122 . THE NON-DESIGNER'S TYPE BOOK
Logic only gives man what he needs.
Magic gives hira what he
The headlines and subheads in a document do more than simply give clues
as to the content of the stories. They provide an organization to the page;
they provide a repetitive element that unifies the publication; they provide
the visual contrast that attracts our eyes to the page. Here are a few guide¬
lines for using heads and subheads to effectively take advantage of their
* Avoid using all caps or small caps. They are difficult to read, plus
they take up too much space. Using lowercase letters, you will have
more room to use a larger and bolder font.
* Watch the leading on multiple-line heads. The larger the type size,
the less leading you need. If there are few or no descenders, it is
particularly important to remove the excess space. Your intent is
to keep the two Unes together as one visual unit.
* If your text is flush left, keep your heads and subheads flush left,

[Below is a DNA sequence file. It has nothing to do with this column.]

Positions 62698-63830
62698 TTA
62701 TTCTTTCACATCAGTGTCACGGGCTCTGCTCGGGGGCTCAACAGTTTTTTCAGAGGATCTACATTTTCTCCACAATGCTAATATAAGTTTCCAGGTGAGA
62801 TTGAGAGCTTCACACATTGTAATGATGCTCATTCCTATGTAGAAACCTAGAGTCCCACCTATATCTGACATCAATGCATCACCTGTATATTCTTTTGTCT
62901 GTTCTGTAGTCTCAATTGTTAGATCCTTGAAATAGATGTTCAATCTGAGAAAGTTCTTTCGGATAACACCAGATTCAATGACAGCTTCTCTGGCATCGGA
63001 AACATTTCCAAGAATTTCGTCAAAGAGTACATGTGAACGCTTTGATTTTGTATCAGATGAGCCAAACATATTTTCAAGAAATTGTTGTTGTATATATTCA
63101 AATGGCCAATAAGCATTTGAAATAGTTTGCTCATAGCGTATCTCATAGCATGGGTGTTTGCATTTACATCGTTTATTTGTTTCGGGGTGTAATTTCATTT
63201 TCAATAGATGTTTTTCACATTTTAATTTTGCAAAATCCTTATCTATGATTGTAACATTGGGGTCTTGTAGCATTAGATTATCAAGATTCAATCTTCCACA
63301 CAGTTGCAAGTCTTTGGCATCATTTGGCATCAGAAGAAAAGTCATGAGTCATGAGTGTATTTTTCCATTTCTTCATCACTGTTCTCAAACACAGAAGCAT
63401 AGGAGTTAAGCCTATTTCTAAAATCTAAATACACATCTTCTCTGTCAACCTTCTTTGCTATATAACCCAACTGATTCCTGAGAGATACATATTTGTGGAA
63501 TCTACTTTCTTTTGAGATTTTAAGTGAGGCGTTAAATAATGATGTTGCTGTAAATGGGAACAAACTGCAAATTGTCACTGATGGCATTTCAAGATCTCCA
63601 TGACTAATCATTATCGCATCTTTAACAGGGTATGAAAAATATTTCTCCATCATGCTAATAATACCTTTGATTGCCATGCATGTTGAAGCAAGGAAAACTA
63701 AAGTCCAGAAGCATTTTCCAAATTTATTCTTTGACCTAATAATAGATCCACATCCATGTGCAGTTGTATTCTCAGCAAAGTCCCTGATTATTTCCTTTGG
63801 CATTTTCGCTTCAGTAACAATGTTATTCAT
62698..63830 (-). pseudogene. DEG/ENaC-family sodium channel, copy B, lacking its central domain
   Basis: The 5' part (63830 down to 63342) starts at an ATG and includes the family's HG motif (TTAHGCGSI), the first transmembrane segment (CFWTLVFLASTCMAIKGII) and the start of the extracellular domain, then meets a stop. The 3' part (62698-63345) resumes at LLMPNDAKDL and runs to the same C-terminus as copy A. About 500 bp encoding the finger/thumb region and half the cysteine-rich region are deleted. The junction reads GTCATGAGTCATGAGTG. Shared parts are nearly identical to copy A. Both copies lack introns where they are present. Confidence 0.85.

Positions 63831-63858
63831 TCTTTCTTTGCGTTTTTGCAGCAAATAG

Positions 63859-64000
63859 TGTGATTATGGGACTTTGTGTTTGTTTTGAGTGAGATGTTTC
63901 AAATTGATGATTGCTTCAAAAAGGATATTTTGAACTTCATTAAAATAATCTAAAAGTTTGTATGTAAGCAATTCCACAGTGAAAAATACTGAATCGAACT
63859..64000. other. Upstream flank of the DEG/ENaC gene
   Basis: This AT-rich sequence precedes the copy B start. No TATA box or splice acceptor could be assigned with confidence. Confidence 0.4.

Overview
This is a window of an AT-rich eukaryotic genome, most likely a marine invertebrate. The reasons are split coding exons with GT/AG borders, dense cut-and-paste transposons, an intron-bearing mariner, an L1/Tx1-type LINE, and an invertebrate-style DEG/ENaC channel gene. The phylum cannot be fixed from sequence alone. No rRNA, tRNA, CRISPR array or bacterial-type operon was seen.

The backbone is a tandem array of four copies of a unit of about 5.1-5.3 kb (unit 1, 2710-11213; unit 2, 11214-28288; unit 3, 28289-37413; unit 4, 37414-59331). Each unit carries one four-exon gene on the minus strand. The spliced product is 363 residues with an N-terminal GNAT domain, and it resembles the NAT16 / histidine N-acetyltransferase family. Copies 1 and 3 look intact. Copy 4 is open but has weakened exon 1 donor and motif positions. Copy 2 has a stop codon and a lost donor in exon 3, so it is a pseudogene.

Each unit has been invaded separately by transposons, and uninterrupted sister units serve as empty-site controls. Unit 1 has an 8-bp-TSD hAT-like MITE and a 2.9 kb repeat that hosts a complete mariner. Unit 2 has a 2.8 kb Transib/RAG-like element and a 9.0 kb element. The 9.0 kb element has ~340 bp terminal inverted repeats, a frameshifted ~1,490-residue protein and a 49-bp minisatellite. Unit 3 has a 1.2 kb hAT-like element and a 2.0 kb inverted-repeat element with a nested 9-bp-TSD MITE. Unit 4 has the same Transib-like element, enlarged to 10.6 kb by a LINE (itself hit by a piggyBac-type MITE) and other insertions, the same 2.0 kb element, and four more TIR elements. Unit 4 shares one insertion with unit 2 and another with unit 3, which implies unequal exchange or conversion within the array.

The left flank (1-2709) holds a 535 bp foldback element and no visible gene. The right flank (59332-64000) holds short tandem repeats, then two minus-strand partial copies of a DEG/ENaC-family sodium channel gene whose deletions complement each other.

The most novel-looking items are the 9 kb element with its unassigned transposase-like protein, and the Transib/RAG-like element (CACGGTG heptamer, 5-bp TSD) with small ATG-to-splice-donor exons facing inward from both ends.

not centered. This is particularly important if your page feels a little
cluttered; keeping the heads flush left with the text will reduce some
of the visual clutter. When a head is centered, our eyes connect its
placement with the first line of the first paragraph. If the first line
of text does not stretch all the way across the column, the centered
headline won't have a good connection to the story.
* To preserve the strength of this alignment (and to be typographically
proper), don't indent the first paragraph in the story. Any indent you
do use should be only about two spaces wide, about one em space
(as wide as the point size of your type; see page 113).